https://headspace.org.au/assets/Uploads/Corporate/Remembering-a-young-person-Memorials-and-important-events-web.pdf

https://headspace.org.au/assets/School-Support/Grief-How-Aboriginal-and-Torres-Strait-Islander-young-people-might-respond-to-suicide-web.pdf

https://headspace.org.au/assets/School-Support/Suicide-in-schools-Information-for-Aboriginal-and-Torres-Strait-Islander-families-web.pdf

https://headspace.org.au/assets/School-Support/Suicide-contagion-web.pdf?

BE YOU FACT SHEETS

BE You has produced a series of Fact Sheets to support staff working with Aboriginal and Islander children young people a children and young people and their families after a suicide. These include

  • Self-care for school staff working with Aboriginal and Torres Strait Islander young people in remote areas
  • Remembering a young person: memorials and important events in Aboriginal and Torres Strait Islander communities
  • Grief: how Aboriginal and Torres Strait Islander young people might respond to suicide
  • Suicide in schools: information for Aboriginal and Torres Strait Islander families
  • Reducing the risk of suicide contagion

There are many sources of information and statistics about Aboriginal and Torres Strait Islander people’s health and social issues.

Aboriginal Interpreting Western Australia – the only Indigenous language interpreting service in Western Australia.

Australian Institute of Health and Welfare – An overview of the Health & Welfare of Australia’s Aboriginal & Torres Strait Islander people.

Australian Institute of Family Studies – Reports prepared for the Closing the Gap Clearinghouse 2009 -2014.

Black Dog Institute – Clinical Resources – Facts about Suicide in Australia 2018

CRESP: Centre of Research Excellence in Suicide Prevention – aims to generate new research to increase the knowledge of effective prevention and treatment in suicide prevention. The Centre has four research streams focusing on improving delivery of interventions, better knowledge of causes and risks, increasing help-seeking, and better prioritising of funds.

Early,Trauma, Grief at Australian National University – Fact Sheet No. 16 – Suicide Prevention in Indigenous Communities 2007

Justice Health Unit, School of Population and Global Health, University of Melbourne – The Justice Health Unit seeks to generate world-class evidence regarding the health and health service experiences of justice-involved populations, and to advocate for evidence-informed policy to improve their health outcomes.

Life In Mind Australia – is a resource for suicide prevention in Aboriginal and Torres Strait Islander communities and people looking for information about suicide.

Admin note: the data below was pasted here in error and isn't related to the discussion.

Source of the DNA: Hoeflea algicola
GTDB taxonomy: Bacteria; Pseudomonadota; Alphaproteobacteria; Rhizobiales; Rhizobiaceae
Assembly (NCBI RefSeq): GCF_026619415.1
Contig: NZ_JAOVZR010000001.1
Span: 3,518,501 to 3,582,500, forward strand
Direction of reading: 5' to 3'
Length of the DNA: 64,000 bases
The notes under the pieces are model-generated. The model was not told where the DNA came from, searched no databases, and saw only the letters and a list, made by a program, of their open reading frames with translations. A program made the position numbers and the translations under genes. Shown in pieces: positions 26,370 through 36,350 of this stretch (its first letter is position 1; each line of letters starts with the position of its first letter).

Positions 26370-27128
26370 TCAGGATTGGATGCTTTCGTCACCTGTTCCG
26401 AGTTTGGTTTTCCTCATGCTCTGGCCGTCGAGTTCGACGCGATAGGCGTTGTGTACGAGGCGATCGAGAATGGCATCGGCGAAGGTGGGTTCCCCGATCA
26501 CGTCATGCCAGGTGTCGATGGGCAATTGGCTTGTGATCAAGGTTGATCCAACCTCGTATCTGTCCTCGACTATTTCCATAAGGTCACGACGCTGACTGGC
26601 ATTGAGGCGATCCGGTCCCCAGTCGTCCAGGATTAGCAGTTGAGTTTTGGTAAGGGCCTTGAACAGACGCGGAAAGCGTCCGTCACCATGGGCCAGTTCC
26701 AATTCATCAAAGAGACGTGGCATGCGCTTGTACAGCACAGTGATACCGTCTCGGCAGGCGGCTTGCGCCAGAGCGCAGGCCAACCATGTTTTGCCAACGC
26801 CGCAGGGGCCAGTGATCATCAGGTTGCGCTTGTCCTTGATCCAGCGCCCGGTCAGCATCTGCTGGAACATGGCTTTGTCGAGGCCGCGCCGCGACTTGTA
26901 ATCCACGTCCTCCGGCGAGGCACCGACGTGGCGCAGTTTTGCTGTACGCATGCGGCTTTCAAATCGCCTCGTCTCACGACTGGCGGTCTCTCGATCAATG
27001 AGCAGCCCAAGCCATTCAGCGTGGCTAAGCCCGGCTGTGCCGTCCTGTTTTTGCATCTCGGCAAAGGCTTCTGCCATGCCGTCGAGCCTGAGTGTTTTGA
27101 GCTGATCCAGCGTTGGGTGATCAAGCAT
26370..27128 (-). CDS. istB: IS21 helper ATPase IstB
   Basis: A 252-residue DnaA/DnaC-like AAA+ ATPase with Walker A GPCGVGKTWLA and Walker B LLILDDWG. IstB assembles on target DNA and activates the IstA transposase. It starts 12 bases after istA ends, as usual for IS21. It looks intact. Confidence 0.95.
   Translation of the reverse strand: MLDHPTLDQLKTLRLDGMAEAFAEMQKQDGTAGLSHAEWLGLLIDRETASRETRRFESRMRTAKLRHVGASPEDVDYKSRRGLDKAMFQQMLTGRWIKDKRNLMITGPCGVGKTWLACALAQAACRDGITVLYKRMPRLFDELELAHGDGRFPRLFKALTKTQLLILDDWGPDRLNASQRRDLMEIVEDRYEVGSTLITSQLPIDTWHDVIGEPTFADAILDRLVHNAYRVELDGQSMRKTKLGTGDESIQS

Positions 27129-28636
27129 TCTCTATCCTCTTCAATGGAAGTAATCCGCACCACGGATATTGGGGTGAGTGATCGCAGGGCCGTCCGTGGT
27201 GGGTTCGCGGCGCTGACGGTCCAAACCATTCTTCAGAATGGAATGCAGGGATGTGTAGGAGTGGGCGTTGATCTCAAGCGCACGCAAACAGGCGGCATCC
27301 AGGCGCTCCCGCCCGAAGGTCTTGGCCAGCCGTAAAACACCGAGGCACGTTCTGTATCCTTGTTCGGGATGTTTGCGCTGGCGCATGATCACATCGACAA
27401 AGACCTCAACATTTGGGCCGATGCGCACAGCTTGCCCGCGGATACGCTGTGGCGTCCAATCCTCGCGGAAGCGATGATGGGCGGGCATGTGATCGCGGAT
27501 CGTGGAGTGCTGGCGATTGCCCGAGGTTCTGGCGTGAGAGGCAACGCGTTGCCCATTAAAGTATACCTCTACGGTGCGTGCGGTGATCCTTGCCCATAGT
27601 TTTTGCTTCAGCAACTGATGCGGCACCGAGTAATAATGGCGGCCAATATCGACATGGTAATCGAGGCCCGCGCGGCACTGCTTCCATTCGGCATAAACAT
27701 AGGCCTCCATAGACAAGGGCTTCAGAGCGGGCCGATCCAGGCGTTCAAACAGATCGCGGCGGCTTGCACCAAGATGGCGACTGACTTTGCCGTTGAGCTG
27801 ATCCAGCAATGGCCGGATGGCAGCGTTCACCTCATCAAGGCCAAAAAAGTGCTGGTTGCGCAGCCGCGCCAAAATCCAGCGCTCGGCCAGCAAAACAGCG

Menzies School of Health Research – Menzies School of Health Research is Australia’s only medical research institute whose major focus is improving Indigenous health and wellbeing.

Productivity Commission – Overcoming Indigenous Disadvantage, Key Indicators 2016

Social and Emotional Wellbeing and Mental Health Services in Aboriginal Australia – This website is designed for those seeking to learn about ways of meeting the social and emotional wellbeing and mental health needs of Aboriginal and Torres Strait Islander people and communities.

Suicide Prevention Australia – National peak body for the suicide prevention sector. This organisation supports, collaborates and advocates for the meaningful reduction of suicide in Australia.

Yorgum – Aboriginal Corporation offering services to Aboriginal and Torres Strait Islander people.

Nagel T. (2006) Motivational Care Planning – Self management in Indigenous mental health  

Headspace – Clinical Tool Kit 

The headspace Clinical Toolkit provides you with the information needed to recognise and treat common mental health issues in young people. It is organised into different Tools, each one containing information around one main topic.

Language and Culture – Working Together Session

In May 2019 Empowered Communities brought together Aboriginal organisations and leaders from across the East Kimberley to talk about Language and
Culture. Together we;

• Shared stories and experiences to build a shared understanding of what Language and Culture means.
• Explored our hopes and aspirations for Language and Culture.
• Named what success would look like when Language and Culture are strong.
• Began to plan how we can track and measure progress.

Click here for the Powerpoint presentation or visit the Binarri-binyja yarrawoo website.  The backbone organisation for the Empowered Communities reform agenda in the East Kimberley.

  • SEWB Explainer Vimeo 
    • An educational resource develop by Yamatji-Nyoongar man Kevin Taylor to explain what is Social and Emotional Wellbeing (SEWB) for Aboriginal peoples and what can impact a person’s SEWB.

Yarn Safe – No shame in talking it out

Got a lot going on? When we’ve got a lot going on we can feel sad, tired, stressed and angry. Everybody has these feelings when life is tough, but when these feelings go on for a long time it can weaken our body, mind and spirit. If you feel like there is too much happening, clearing your head can help. Below is some information that may help you or somebody else, when going through a hard time. There’s no shame in talking it out. headspace is your space to yarn safe.

Click here for a fact sheet about mental health.